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Bose,Sarat Chandra (1889-1950)

Sarat Chandra Bose was born in Calcutta on 7 September 1889 and died there on 20 February 1950. He belonged to old and aristocratic Kayastha family of Kodalia in the 24 Parganas district (West Bangal). His father, Janaki Nath Bose, was a leading lawer at lawyer at Guttack (Orissa). His mother’s name was Prabhabati Devi. He married Bibhabati Devi. Subhas Chandra Bose was one of his younger brothers.

Educated in Cuttack and Calcutta, Sarat Chandra left for England in 1911 after graduation. There he was called to the bar. Returning home in 1913, he joined the Calcutta High Court Bar and gradually rose to the top of the legal profession. Despite his preoccupation with public work in many fields and interruptions to legal practice caused by terms of imprisonment for services to the nation, he commanded high fees and earned almost a fabulous income.

Drawn in early life to political activities, Sarat Chandra started his active political career under the leadership of C. R. Das and became after his death a stalwart of the Congress in Bengal. He worked in close co-operative with Dr. Bidhan Chandra Toy, Nalini Rajan Sarkar, Nirmal Chandra Chunder and Tulsi Charan Goswami. Indeed, the “ Big Five ” dominated Congress politics and the affairs of the Calcutta Corporation for many years. He joined the Civil Disobedience Movement. Inspite of his firm faith in non-violence he had sympathy for the revolutionary fighters for freedom. He rendered free service to the accused as defence counsel in the Chittagong Armoury Raid Case.

The years 1937-1946 represent the peak of Sarat Chandra’s political career. As a member of the Congress Working Committee (1937-39) he was a powerful force in determining the general policies of the Congress during a crucial period. As leader of the Congress Parliamentary Party in the Bengal Legislative Assembly he brought into prominence his great gifts as a parliamentarian, as an orator and as a political strategist. He tried to check the rising tide of communalism under Muslim League administration in Bengal.

He joined the Interim Government formed at the Centre in August 1946, in pursuance of the Cabinet Mission Plan, but resigned soon afterwards (November 1946).

Sarat Chandra had his differences with the Congress High Command on some previous occasions, but the parting of the way came towards the close of 1946. He resigned from the Congress and formed a new party called the Socialist Republican Party. He opposed the partition of Bengal and tried, in co-operation with Sahid Suhrawardy, to make individual Bengal an independent

State outside India and Pakistan. But the political tide was against him; the partition of Bengal could not be prevented. In 1949 he secured a resounding victory over a Congress candidate in a contest for election to the West Bengal Legislative Assembly, But death put a premature end to his political career.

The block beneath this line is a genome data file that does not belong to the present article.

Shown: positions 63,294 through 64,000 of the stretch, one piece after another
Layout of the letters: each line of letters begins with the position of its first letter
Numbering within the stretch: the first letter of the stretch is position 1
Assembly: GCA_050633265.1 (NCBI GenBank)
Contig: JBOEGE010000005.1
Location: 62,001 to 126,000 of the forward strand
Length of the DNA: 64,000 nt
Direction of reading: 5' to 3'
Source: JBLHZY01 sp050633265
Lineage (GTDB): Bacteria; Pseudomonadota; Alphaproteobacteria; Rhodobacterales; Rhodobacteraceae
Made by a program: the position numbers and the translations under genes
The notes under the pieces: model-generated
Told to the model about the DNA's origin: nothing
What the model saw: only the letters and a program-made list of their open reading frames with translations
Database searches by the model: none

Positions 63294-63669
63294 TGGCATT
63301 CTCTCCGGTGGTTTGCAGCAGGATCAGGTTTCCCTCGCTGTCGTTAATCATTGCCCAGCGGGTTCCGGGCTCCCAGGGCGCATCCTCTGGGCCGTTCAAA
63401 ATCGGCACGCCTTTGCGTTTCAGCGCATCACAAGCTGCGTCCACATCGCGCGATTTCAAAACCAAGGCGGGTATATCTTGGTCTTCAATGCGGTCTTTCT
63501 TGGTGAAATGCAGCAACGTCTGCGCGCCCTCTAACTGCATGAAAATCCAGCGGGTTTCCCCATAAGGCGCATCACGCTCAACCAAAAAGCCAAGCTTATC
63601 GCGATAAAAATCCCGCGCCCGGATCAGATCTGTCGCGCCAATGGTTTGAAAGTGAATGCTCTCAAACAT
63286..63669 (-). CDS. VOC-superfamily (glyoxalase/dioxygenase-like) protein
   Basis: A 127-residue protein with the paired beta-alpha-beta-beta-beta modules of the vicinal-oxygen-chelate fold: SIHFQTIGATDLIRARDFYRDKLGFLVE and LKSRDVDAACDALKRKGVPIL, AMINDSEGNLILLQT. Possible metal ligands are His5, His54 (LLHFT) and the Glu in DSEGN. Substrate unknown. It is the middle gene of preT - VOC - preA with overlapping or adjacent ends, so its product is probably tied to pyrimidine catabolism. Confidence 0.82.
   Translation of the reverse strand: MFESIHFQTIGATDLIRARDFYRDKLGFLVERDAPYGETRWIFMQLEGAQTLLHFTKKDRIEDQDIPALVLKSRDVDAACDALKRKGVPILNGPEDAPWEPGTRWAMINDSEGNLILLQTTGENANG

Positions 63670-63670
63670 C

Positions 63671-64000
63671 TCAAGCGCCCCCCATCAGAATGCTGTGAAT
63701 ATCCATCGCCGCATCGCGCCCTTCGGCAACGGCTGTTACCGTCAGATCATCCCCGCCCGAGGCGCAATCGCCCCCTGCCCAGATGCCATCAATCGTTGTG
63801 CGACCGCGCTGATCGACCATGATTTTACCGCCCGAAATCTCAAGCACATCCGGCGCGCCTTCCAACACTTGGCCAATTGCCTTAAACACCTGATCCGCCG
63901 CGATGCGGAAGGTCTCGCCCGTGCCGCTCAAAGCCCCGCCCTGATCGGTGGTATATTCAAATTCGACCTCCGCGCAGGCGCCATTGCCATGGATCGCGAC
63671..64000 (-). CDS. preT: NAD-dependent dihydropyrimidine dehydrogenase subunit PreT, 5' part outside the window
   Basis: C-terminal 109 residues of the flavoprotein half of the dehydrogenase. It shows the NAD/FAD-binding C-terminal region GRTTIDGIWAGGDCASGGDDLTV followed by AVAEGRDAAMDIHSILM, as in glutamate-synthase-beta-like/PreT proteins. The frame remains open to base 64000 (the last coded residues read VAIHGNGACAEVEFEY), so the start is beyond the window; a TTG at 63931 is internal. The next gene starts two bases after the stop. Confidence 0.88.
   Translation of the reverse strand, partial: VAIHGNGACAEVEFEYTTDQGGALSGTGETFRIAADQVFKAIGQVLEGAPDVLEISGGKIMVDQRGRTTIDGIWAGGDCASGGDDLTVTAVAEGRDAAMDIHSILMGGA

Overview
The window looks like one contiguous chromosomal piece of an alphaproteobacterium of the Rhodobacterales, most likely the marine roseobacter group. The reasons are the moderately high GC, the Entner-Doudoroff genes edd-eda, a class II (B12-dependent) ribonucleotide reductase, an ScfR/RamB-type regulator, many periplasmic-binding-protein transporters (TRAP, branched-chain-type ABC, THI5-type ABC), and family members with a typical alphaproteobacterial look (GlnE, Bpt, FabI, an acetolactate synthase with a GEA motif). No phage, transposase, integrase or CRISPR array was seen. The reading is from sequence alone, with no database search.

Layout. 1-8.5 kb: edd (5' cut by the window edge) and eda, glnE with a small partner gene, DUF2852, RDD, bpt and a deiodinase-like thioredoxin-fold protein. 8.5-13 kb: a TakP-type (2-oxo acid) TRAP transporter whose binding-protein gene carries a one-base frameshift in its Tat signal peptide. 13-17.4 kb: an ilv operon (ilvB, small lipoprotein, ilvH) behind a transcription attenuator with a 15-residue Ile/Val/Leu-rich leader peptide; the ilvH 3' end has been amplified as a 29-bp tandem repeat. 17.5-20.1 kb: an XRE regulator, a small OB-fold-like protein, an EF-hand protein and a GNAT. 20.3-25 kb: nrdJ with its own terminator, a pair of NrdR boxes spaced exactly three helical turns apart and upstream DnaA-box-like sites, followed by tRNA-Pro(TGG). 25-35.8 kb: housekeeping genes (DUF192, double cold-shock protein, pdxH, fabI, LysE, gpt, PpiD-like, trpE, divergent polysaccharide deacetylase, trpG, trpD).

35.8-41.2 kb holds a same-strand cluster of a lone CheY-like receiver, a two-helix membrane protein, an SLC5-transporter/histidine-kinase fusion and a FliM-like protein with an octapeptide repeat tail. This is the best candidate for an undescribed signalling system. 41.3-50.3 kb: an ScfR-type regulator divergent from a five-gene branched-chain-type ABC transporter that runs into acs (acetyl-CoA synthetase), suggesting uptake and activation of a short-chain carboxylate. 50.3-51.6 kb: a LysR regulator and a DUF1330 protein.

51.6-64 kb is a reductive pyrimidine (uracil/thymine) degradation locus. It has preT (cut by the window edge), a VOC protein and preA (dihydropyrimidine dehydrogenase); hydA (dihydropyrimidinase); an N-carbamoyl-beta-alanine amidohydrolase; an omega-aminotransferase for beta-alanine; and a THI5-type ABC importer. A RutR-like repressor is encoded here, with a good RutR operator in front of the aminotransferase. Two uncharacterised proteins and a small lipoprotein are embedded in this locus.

Sarat Chandra was closely associated with two successive organs of Congress Politics, the Forward and the Advance, which were leading English dailies for a few years. Later after his breach with the Congress, he started in 1948 an English daily, the Nation, to propagate his own political views.

Political leadership in Bengal brought Sarat Chandra into close contact with the all-India and Provincial leaders of the period 1920-1950, including Mahatma Gandhi, G.T. Das, Motilal Nehru, Jawaharlal Nehru, C. Rajagopallchari, Dr. Rajendra Prasad, Maulana Abdul Kalam Azad, Maulvi Fazlul Huq and a host of others. He had also friendly contacts with some revolutionary leader whom he gave financial and legal assistance.

Complete independence for India was Sarat Chandra’s basic political ideal. The independendence won in 1947 did not satisfy him fully. The objective of the Nation was stated to be the propagation of the ideal of “ Complete Independence of India, Independence undiluted and undefiled, free from British or any foreign influence and control, beyond the reach of any power on earth”. In the last years of his life he dreamed of transforming India into a Union of autonomous Socialist Republics.

In 1949 he declared: “ Socialism alone is the cure for our country’s ills; the Right-Wing Congress leadership’s blundering policy has led the country from one fold of slavery to another and is sure to bring complete political and economic ruin of the country “. He always thought of India as one, resisting regionalism and communalism whenever he found these monsters raising their heads. Although he never formally left the fold of Hinduism, he was an ardent liberal in social matters in thought and conduct. He spared no efforts to warn his countrymen against the evils of caste and untouchability.

Although he did not sever his official link with the Congress till the closing years of his
life, Sarat Chandra was throughout his long political career a more or less restless spirit, full of ideas, impatient for action, and distrustful of compromises. Had he chosen to extend his field of action outside Bengal, he might have left a much more fruitful and abiding impression on our national history.

Author : A. C. Banerjee